Saturday, August 2, 2008

On Sale for $89.40.... textbook, at Amazon, that is. Why not just charge $90? Despite economists' obsession with understanding prices, we have no explanation to offer. Indeed, in my textbook I state, "We can offer no good reason why so many goods sell for $0.99, 1.99, or $199."

That is, until now. A compelling article published in the April/May 2008 edition of Scientific American Mind discusses psychological research on this interesting phenomenon. Leave it to marketing researchers to answer the more interesting questions about price!

The two marketing professors, Chris Janiszewski and Dan Uy from the University of Florida, conducting a ground-breaking research project where they presented a high-def television to participants and asked them to guess how much the television costs at the wholesale level, given a certain retail price. Consider two retail prices: one of $5,000 and one of $4,988. Participants who saw the $5,000 price tag guessed the wholesale price was actually lower than those who saw the price tag of $4,988! If consumers believe a retail price is closer to the wholesale price, they believe they are getting a better deal and are more likely to purchase.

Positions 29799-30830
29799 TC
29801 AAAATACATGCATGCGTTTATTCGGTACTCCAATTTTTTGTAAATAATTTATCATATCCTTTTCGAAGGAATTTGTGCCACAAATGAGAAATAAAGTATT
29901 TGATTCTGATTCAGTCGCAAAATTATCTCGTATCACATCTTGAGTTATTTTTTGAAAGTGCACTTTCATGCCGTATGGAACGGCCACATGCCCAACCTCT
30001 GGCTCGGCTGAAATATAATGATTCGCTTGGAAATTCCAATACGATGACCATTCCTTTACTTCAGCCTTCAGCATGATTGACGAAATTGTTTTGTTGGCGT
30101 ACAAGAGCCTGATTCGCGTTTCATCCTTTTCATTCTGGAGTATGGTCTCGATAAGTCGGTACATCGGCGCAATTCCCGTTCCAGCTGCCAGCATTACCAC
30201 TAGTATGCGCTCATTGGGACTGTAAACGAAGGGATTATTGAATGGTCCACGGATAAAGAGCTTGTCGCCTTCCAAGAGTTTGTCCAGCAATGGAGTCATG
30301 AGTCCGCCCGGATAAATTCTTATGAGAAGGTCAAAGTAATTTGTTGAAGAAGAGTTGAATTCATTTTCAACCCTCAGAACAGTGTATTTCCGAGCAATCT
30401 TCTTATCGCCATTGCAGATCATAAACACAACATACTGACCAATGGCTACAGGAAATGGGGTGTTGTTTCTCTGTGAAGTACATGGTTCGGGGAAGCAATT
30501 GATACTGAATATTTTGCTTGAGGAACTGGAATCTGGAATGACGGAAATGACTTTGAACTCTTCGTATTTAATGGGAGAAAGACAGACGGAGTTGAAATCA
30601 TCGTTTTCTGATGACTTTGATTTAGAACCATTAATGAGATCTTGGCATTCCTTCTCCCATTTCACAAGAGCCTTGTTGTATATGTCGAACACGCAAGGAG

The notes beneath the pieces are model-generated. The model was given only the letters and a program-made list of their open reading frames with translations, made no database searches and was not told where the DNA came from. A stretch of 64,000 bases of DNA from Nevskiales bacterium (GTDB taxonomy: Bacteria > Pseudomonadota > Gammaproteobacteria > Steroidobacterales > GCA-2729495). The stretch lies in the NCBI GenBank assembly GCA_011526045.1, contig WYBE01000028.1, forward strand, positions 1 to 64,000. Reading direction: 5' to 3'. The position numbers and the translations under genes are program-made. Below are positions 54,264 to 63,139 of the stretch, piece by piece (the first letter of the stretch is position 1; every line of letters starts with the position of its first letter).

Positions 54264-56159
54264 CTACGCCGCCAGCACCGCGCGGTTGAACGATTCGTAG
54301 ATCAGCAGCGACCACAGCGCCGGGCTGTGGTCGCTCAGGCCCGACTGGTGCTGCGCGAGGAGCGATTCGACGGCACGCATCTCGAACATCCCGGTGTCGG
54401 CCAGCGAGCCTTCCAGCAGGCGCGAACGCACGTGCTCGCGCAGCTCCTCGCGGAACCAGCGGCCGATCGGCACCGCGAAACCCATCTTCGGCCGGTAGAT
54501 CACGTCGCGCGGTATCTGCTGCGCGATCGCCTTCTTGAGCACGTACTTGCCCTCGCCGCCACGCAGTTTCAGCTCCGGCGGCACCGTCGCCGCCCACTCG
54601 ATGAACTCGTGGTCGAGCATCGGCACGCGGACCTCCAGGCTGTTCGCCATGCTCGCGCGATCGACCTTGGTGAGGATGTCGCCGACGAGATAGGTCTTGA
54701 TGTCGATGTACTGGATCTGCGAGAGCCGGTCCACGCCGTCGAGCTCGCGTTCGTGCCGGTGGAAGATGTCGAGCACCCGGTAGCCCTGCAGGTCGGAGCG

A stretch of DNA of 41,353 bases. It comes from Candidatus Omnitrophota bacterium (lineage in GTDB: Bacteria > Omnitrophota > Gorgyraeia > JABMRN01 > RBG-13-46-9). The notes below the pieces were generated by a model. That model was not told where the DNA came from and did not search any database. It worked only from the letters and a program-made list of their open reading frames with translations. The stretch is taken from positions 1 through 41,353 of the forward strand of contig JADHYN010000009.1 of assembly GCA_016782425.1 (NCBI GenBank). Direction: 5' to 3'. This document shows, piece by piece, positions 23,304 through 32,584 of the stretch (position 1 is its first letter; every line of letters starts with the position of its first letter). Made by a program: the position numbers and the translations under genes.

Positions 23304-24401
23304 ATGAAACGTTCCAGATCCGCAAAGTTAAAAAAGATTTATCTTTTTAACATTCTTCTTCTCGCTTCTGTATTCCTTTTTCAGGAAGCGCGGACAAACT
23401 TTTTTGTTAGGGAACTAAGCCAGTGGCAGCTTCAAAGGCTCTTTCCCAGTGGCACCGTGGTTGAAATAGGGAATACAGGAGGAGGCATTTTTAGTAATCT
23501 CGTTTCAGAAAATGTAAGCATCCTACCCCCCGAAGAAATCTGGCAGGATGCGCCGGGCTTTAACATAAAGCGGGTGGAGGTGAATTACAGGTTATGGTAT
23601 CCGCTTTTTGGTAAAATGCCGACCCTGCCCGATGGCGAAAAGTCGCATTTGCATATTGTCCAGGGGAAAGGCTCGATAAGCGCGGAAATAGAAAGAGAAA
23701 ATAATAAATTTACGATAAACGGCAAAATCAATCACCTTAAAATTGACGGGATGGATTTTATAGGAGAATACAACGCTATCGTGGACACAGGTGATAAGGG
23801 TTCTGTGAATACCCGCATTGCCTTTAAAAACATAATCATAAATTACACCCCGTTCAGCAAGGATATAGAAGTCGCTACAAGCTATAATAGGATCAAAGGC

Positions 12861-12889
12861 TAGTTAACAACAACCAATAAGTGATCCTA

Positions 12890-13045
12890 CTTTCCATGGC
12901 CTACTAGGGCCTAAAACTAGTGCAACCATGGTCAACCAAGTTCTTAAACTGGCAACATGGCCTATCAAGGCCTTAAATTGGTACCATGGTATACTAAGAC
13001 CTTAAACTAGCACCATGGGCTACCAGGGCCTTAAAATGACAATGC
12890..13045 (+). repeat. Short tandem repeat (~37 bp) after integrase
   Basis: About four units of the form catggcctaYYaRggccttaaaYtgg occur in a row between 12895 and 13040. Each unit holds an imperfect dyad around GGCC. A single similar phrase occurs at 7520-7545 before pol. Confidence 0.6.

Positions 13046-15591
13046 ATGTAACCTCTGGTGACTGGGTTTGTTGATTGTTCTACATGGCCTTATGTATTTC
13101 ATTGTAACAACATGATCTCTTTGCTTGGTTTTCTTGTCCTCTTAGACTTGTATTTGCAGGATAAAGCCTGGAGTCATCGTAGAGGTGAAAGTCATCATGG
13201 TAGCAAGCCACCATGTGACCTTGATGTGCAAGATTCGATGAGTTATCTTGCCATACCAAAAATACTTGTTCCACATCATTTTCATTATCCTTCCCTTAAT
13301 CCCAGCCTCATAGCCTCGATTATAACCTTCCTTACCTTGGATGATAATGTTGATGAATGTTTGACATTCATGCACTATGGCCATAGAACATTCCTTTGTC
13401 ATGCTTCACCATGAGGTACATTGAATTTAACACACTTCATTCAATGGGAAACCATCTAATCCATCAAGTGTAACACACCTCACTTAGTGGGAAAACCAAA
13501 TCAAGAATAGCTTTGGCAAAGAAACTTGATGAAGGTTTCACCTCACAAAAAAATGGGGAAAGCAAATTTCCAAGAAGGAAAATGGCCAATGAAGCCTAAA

My textbook sells for $89.40 instead of $90, because shaving 60 cents off the price leads the consumer to believe the book costs more at the wholesale level, and to believe they are getting a better deal.